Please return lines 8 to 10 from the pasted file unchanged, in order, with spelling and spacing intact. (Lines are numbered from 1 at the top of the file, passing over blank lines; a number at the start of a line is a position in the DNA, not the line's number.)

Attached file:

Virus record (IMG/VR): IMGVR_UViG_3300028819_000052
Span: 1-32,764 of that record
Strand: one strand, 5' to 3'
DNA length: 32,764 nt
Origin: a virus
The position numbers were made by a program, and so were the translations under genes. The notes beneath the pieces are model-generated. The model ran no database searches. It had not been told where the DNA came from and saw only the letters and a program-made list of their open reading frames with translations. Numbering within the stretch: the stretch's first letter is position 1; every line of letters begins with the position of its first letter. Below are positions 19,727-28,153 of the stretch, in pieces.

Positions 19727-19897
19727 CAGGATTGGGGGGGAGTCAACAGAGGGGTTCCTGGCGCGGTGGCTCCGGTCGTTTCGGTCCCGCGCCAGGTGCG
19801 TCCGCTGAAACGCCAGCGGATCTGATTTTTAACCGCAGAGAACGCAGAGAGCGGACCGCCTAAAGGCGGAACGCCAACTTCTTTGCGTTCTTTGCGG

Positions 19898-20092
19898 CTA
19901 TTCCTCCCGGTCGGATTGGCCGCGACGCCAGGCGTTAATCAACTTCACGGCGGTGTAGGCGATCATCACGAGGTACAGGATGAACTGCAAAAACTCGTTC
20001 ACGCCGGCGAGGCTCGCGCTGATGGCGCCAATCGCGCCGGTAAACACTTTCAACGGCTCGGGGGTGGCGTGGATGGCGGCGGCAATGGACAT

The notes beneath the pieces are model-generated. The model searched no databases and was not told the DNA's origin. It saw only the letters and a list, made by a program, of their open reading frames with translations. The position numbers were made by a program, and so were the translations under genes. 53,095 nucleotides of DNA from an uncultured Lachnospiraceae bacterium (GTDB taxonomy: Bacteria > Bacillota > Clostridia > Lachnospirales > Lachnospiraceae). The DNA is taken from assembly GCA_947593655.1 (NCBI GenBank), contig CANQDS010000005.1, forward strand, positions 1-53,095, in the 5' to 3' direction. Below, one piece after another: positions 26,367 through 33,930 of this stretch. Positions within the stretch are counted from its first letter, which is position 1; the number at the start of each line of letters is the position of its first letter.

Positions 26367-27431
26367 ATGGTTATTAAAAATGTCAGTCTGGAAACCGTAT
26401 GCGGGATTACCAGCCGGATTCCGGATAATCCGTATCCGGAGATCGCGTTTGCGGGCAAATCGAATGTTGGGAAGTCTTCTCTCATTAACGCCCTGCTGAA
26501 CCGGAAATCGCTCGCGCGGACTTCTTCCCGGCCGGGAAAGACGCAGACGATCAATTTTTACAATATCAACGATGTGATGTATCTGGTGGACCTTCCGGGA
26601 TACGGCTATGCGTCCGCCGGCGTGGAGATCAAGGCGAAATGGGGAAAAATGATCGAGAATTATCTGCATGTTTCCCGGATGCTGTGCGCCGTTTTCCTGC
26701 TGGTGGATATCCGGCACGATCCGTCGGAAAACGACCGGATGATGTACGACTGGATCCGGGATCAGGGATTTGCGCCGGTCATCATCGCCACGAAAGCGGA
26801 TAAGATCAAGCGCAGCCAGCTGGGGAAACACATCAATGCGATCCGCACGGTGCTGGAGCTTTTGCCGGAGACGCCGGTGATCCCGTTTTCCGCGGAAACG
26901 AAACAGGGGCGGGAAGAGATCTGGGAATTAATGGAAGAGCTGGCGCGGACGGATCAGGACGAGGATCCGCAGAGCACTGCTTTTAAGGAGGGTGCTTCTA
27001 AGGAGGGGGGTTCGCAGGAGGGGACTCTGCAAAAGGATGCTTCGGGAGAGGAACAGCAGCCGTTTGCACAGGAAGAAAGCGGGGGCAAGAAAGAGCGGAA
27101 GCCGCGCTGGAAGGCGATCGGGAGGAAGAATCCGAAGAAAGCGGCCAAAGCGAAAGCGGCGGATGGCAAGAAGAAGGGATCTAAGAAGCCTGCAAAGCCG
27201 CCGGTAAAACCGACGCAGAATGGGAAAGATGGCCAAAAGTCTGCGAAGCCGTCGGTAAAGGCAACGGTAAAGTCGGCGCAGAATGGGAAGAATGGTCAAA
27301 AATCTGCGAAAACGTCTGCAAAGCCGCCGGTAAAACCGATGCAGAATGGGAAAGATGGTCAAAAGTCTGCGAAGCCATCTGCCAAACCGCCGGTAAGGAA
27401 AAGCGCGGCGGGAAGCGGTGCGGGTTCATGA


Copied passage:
19727 CAGGATTGGGGGGGAGTCAACAGAGGGGTTCCTGGCGCGGTGGCTCCGGTCGTTTCGGTCCCGCGCCAGGTGCG
19801 TCCGCTGAAACGCCAGCGGATCTGATTTTTAACCGCAGAGAACGCAGAGAGCGGACCGCCTAAAGGCGGAACGCCAACTTCTTTGCGTTCTTTGCGG

Positions 19898-20092